Tuesday, September 2, the sun rose gloriously above Chilecito. We got up at 6 AM and had a half-conscious breakfast. The tour guide came to fetch us on his van at 7, to go to Talampaya and Ischigualasto (Valle de la Luna). These are natural preserves with unique geological formations, and the main reason why we thought of Chilecito for our vacations. (You can also go to Villa Unión, which is much closer to Talampaya, but there's nothing else to do there. The same goes for Valle Fértil, which is opposite Valle de la Luna in San Juan. Both are OK if you have your own vehicle and don't mind changing from one hotel to another.)
Carrying our mate gear, some warm clothing, and the compulsory cap and sunblock, we exited Chilecito, passed by Nonogasta, and then the Cuesta de Miranda, between the mountains (I'm not going to refer to this beautiful place right now). Then we took a dirt road, asphalted road, dirt again, a couple of sleepy villages, and finally we came up to the entrance gate of the Talampaya National Park. A strong wind was blowing, and dust flew around.
The guide got off the van to record our entry and came back after a while. "People, the park is closed", he said calmly. For two whole second I stared at him, waiting for some laughter to emerge after what was indoubtedly a joke told to every tourist — una jodita, as we say in Argentina. It wasn't. It was the truth.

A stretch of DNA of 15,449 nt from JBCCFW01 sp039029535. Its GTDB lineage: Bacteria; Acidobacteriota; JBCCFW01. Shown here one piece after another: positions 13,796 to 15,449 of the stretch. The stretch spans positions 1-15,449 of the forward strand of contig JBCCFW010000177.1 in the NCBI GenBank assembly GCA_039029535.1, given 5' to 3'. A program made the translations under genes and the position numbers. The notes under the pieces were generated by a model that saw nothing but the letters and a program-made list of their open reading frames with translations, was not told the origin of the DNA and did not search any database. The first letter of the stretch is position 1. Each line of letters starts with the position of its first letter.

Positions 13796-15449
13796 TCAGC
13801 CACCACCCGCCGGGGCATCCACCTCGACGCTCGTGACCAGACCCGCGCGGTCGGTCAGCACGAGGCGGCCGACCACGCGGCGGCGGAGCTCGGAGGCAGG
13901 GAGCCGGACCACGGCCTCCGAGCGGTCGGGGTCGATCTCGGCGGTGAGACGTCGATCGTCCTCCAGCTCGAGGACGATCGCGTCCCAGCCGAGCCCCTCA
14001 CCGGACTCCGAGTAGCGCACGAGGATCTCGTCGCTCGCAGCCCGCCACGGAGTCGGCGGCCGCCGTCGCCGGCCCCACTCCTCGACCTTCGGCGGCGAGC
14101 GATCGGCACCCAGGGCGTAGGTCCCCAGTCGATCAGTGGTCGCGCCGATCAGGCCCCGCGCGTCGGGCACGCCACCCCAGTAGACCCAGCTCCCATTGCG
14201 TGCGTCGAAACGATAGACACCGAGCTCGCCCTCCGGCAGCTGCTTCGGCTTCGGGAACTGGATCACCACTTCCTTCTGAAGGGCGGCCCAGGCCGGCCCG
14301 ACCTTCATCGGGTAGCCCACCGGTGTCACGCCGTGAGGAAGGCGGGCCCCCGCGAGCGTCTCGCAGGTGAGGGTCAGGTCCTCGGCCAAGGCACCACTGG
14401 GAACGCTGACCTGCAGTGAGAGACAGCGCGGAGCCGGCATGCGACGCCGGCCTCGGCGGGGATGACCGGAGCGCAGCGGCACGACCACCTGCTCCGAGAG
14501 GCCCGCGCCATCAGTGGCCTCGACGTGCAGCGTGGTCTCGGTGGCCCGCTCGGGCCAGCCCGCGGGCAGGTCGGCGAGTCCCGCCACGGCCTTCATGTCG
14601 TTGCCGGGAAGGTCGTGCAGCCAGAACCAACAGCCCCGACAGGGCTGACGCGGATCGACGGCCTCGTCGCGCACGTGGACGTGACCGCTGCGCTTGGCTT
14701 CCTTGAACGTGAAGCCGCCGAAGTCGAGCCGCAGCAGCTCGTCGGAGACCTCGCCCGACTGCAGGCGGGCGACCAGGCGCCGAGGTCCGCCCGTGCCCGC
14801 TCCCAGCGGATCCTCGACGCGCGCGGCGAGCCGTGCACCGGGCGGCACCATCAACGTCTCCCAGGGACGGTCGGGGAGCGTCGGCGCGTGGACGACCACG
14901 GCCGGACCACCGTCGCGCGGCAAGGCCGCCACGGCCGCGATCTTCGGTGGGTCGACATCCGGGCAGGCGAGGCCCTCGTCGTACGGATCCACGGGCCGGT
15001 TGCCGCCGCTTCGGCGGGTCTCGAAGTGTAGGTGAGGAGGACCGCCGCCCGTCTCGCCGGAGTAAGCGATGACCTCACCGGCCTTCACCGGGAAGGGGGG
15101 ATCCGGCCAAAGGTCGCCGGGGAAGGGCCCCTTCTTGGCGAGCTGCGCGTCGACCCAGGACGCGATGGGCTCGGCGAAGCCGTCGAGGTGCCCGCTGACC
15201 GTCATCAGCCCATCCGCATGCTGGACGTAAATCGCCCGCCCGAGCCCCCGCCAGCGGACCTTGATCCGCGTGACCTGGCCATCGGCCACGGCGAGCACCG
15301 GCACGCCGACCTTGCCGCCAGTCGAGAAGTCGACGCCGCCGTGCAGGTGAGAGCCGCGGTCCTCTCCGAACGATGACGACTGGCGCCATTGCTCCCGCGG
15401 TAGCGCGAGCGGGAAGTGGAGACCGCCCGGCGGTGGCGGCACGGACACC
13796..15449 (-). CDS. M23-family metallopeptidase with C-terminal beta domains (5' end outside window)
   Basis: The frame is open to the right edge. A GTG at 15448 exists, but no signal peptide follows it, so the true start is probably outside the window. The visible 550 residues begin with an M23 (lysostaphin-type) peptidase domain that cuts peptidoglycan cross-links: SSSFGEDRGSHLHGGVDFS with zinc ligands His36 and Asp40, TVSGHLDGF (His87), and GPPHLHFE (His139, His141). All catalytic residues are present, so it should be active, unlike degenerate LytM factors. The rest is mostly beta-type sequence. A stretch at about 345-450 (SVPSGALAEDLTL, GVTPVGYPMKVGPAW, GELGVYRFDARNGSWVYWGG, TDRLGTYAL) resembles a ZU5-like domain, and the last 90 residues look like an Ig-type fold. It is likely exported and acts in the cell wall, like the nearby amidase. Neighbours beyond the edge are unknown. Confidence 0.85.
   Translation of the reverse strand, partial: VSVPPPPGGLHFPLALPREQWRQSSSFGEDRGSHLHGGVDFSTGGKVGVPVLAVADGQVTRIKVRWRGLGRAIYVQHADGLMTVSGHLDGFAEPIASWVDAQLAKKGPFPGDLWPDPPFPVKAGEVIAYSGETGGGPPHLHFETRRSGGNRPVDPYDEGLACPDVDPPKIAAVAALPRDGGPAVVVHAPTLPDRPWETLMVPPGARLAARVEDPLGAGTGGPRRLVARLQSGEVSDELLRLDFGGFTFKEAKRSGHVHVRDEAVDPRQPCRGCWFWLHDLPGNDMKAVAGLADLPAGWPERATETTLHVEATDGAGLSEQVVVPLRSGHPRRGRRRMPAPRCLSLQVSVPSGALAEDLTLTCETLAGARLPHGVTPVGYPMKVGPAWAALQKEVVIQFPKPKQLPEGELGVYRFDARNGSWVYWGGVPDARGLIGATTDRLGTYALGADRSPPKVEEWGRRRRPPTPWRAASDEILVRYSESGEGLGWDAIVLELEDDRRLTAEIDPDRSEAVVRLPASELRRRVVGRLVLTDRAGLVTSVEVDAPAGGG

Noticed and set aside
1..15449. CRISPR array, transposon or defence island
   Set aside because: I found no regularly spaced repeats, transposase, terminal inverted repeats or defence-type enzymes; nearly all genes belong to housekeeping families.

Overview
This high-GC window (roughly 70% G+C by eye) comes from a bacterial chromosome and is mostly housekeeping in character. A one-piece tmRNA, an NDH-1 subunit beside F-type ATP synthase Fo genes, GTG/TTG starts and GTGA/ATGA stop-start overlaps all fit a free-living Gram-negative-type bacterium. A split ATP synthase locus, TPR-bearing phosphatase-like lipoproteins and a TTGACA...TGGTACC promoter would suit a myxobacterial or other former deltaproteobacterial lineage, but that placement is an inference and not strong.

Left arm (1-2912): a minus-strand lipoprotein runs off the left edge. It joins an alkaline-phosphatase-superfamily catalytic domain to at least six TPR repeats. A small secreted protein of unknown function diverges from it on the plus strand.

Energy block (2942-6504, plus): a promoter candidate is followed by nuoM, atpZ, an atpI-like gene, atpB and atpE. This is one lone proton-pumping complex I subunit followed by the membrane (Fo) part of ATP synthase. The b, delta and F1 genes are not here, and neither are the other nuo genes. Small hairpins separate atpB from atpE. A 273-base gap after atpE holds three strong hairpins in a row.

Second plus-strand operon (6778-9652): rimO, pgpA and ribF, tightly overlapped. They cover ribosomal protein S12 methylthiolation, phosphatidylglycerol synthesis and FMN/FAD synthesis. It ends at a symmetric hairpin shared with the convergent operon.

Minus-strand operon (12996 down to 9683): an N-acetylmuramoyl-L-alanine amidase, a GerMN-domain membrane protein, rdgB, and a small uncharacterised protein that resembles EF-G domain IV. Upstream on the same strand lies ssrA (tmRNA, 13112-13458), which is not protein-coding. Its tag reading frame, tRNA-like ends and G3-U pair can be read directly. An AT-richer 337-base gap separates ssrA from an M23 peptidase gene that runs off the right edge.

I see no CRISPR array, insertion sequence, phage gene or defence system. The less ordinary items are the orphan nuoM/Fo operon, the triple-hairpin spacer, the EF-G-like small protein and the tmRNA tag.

Only then we realized the wind was blowing stronger and stronger. It was the zonda, a dry wind that comes down from the mountains and is felt by the Cuyo provinces of central and central-northern Argentina at the foot of the Andes. This zonda brought reddish dust and sand in incredible amounts and at a terrible speed. It was just starting and the horizon was already vanishing, blurred out of sight by a brown mass of the color of Talampaya's iron-laden sand. Not only sightseeing or taking pictures would be impossible, but anything could fly away, or come flying with, such a wind.
We stayed there for a while to inquire about the park rangers' opinion. The zonda was going to last for a few hours at least, and even after that there would be too much suspended dust. It was entirely likely that the wind wouldn't stop during the whole day.
Dispirited, we took the road back to Chilecito. The zonda's entry way among the mountains could be seen clearly at a distance of a few kilometres: a uniform opaque brownish jet that ran and expanded after us. To my surprise, I noticed I was resigned, even content. The trip to the park and view on the way had been fabulous. I had no right to complain because an unforeseeable weather incident had ruined the main tour. We would have a new chance two days later.
We got back to Chilecito after midday. The zonda had arrived as well. The sky and the tops of the hills had disappeared, swallowed by the enveloping brown cloud. It was cooler than the day before, so off we went to see cacti... which I'll come to later.